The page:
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This chapter is from the book

An “Agile” Experiment

Here is an experiment I would like everyone to try.

For one full week, whenever you see or hear the word “Agile” (or “agile”) in a sentence about project management, software, development, etc., substitute “Agile” with the following phrases:

  • ... thinking for yourself ...

  • ... talking to people ...

  • ... producing things that people want ...

  • ... looking at what’s possible ...

  • ... being less of a jerk ...

  • ... solving problems with the simplest solution ...

  • ... delighting customers ...

  • ... being a whistleblower ...

  • ... taking responsibility and initiative like an entrepreneur ...

What’s the point of this experiment?

I am seeing and hearing more and more about “Hybrid Agile,” “MANAGED Agile Development,” “Scaled Agile,” etc., which leads me to believe that most people aren’t getting what “Agile” really means, or rather, the spirit of what the word represents.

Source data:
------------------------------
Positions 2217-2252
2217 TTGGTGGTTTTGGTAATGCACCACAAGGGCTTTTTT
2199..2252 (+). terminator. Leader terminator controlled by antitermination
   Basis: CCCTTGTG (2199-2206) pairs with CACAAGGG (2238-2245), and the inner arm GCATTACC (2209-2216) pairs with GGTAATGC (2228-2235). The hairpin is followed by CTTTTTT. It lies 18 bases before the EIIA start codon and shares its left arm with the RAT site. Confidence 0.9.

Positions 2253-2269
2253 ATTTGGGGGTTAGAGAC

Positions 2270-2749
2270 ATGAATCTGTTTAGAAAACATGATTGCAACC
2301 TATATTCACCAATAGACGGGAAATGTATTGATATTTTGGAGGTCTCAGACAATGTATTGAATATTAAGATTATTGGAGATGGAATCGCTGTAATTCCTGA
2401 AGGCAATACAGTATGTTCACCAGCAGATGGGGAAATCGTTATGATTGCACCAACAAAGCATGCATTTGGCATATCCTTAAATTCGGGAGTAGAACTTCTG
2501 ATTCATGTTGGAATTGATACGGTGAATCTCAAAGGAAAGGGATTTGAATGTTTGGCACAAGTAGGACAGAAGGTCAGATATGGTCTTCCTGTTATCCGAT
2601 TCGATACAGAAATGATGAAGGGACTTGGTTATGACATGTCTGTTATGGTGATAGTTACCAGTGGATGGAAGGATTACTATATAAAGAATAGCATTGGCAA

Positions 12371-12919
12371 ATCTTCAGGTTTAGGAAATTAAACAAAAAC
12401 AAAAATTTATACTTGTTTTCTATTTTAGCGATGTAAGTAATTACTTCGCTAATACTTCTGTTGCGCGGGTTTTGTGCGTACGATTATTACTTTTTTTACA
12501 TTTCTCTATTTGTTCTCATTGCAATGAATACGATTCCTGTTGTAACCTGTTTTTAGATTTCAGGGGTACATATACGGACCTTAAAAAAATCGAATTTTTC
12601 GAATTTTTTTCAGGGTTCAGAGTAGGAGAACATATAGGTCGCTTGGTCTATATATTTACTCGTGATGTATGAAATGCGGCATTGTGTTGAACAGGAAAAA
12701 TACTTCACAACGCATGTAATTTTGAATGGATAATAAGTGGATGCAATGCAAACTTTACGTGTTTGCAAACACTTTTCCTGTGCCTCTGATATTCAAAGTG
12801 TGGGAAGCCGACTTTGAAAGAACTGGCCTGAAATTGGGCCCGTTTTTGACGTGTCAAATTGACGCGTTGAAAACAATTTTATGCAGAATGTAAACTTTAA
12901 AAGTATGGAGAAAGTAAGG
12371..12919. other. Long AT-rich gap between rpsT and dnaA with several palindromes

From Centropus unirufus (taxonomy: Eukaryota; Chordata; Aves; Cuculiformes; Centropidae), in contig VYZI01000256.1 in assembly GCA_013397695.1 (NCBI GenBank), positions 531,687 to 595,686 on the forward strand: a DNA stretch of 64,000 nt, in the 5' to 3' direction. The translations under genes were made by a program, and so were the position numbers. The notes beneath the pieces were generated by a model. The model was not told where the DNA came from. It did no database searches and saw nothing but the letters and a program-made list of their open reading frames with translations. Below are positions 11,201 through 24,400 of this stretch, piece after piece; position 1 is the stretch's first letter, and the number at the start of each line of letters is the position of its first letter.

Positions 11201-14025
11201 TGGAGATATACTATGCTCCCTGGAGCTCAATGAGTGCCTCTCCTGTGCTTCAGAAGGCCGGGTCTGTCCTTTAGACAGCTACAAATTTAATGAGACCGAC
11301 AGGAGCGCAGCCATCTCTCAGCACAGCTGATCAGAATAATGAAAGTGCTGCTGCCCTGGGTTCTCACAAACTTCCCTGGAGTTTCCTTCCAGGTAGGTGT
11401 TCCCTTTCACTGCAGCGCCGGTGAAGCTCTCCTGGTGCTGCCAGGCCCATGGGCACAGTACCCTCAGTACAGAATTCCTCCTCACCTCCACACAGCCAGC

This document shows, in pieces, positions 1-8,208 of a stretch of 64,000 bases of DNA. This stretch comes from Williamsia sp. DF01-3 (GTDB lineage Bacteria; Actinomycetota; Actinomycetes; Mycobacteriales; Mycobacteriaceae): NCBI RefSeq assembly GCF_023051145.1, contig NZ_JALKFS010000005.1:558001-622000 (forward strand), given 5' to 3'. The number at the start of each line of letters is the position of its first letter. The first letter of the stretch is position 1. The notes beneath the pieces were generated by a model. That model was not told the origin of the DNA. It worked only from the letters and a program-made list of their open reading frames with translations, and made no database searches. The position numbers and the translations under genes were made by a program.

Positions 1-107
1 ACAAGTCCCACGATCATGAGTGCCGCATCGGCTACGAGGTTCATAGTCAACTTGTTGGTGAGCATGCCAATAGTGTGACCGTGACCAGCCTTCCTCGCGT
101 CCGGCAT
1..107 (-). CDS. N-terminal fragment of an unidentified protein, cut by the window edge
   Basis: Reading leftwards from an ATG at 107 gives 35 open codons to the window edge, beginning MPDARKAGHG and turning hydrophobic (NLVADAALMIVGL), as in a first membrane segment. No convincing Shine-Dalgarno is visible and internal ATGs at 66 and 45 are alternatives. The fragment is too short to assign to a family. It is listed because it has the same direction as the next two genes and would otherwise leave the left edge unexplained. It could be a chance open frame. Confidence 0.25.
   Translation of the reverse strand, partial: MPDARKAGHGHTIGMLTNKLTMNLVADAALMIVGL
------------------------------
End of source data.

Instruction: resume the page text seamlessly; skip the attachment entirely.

Perhaps the Agile Manifesto has become too much of a mantra? We all can recite the values. I have found that many who claim to “know Agile” haven’t seen the 12 Principles Behind the Manifesto or have forgotten about them, etc. However, those also provide more of a clue as to what Agile means.

In the phrases I listed, I have tried to avoid using too many of the buzzwords, which are becoming meaningless and diluted—for example, collaboration, value, innovation, empowerment, etc. These are often tossed around without much thought of what they mean or what the implications are. People just want the benefits and R without the I.

Did some of these shock you a little bit?

Hopefully.

There IS a bit of humor intended there, but also some reality.

I am not implying that Agile means “hippie love fest,” but it certainly means getting along better with the people you work with and the customers you serve.

Anyone who works serves a customer. You could even view your relationship with your employer as serving your customer.

As you try out this experiment and find that these phrases don’t fit with something that is labeled “Agile,” it’s probably a good sign that it isn’t ...

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